Medications have to be approved for the use by health insurance companies in Germany. Otherwise getting a prescription is tricky. Especially for antibiotics, since they have the whole resistant germs fears.

Yeah getting vancomycin might be difficult.
However there are some other strange things going on.
In Germany they still have the guideline that one should take Ursodesoxycholic acid, even though there is no scientific proof It helps.
When I complained about being allergic I had to try the pills, the tablets, the solution and then a mix out of pills and tablets. :sob:
Surprisingly the last option didn‘t work. :woman_facepalming:
I still sometimes get told that normally I should take it and then he adds in the same sentence that there is no proof it helps.
Right. Never gonna happen. :joy:

Pretty much all countries are recommending urso. To be fair, it might help for those with symptoms from their PSC, but not for much more than that. Unless you’re friends with a doctor, you pretty much have to go to USA if you want vanco. :confused:

I think the big issue is that pretty much all the doctors I’ve visited at home compare PSC to UC/Crohns disease, like if they were similar in terms of severity. I wouldn’t experiment with medications for my Crohns disease, but for PSC I’m willing to try a lot more.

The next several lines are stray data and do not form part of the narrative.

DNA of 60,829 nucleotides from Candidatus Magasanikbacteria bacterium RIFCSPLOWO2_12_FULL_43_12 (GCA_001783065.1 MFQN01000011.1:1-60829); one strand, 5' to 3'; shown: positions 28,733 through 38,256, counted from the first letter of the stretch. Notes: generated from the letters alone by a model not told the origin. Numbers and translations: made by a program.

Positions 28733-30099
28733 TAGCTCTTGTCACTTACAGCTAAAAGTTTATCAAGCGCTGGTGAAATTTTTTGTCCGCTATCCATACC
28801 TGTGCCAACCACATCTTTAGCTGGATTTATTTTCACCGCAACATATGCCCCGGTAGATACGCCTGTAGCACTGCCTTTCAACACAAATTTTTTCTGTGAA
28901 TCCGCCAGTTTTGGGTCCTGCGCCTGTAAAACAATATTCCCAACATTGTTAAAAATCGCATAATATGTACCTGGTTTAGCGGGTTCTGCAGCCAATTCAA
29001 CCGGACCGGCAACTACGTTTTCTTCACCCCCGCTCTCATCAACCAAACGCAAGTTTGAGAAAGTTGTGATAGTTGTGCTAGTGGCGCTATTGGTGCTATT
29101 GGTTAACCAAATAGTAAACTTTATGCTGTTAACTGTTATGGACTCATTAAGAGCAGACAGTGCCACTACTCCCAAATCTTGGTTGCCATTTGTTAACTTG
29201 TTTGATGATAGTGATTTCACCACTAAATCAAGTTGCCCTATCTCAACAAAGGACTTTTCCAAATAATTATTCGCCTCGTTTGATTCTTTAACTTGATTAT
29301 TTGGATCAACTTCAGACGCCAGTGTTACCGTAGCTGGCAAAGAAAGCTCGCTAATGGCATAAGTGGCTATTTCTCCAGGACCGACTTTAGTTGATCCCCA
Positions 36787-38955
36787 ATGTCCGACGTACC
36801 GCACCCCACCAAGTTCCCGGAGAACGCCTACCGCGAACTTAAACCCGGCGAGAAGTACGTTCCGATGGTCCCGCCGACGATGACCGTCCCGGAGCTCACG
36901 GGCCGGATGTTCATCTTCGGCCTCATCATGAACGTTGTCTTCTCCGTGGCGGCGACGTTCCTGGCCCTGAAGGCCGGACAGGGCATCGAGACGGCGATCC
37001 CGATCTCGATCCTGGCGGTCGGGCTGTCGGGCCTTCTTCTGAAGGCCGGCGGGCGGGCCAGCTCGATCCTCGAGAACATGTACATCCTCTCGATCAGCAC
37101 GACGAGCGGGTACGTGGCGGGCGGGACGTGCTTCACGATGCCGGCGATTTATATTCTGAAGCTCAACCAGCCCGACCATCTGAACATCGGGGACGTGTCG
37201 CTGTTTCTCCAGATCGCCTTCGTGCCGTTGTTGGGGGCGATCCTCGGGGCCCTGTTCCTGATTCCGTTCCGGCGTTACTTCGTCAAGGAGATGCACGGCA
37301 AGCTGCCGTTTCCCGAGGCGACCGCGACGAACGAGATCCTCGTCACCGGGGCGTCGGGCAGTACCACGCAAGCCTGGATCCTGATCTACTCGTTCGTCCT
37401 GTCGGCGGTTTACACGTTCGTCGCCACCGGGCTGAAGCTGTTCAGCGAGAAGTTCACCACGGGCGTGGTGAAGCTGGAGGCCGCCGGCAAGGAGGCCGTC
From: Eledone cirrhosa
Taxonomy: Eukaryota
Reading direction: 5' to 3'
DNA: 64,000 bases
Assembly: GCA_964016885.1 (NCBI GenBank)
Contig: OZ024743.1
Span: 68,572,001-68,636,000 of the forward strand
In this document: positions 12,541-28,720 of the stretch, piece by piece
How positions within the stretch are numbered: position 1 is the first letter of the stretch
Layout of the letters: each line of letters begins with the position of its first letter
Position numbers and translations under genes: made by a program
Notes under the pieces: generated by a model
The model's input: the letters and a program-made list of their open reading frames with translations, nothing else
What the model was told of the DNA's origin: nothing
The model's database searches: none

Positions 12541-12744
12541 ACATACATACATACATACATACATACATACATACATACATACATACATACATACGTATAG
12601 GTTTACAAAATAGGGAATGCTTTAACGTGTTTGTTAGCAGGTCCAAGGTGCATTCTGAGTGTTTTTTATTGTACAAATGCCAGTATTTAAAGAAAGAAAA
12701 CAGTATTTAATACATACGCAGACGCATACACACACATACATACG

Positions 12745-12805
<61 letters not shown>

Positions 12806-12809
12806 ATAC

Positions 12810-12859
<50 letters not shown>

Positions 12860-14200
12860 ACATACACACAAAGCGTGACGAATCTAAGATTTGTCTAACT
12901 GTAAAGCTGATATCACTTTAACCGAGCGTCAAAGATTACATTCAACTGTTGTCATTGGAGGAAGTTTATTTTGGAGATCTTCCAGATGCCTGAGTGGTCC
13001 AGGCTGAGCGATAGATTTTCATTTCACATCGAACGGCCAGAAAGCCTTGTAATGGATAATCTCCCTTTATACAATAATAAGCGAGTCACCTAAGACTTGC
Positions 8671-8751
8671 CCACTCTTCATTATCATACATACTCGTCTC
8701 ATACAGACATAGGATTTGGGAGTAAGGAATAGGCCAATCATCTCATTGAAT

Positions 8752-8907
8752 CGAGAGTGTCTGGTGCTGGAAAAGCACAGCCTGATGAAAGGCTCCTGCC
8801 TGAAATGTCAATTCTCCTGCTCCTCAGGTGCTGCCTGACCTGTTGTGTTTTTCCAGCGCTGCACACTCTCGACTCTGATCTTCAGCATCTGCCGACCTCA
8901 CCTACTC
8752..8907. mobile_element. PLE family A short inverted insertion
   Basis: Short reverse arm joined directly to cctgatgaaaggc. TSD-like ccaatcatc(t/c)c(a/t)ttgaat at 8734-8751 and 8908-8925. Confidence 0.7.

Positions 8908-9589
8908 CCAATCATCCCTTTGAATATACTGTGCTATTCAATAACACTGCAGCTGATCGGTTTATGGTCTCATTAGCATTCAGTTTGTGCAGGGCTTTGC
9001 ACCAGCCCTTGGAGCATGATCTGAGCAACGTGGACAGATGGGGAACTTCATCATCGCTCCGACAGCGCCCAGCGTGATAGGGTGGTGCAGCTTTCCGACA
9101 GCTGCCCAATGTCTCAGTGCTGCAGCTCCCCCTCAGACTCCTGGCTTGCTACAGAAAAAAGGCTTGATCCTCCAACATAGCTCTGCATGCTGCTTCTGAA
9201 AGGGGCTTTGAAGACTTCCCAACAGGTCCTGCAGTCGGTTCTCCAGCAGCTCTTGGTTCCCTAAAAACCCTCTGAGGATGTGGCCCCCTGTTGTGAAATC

Sorry for the rant.
It‘s not about urso (UDCA) or that I don‘t believe in it, it‘s about the stubbornness. Urso does has it‘s reasons and people should take it. It helps with the liver values, might help with symptoms.
If I could take it, I would. However I can‘t and mention it again and again doesn‘t make things easier or change things. It‘s not a choose not to take it, I just can‘t.
Now I‘m fine with not taking it, because of the reasons above. However it is still hard, when you know that there are studies for a derivate. Not sure what comes out of the study or if I‘ll be allergic against norUDCA as well.
We will see. Doesn’t make any sense to worry about it and I really hope the study turns out great.

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That is a wonderful story and lesson.

With psc, there are a lot of quesitions of “whether or not I can do…whether or not I can go…”

That ties in with the question of how much, or to what degree, is a person willing to let psc control their life, or is able to control their life over psc. That is a very situational/personal question that we all have to answer in some way.

Glad you have the right mindset. outlook in dealing with two autoimmune diseases.

Steffi, just a quick word to say, best of luck, and seriously seriously do your research - knowledge is power - and that does not have a limit in the scientific literature, read everything on PSC (especially the experience of the good souls in this forum) and make decisions for you, thats what I did and I’m still alive after diagnosis of PSC, diagnosis of immanent death, transplant, rPSC, then rPSC again and I’m still here and feeling bullish, up the the tree in my backyard cutting branches, and going camping with my kids since the COVID restrictions got lifted this week, yay.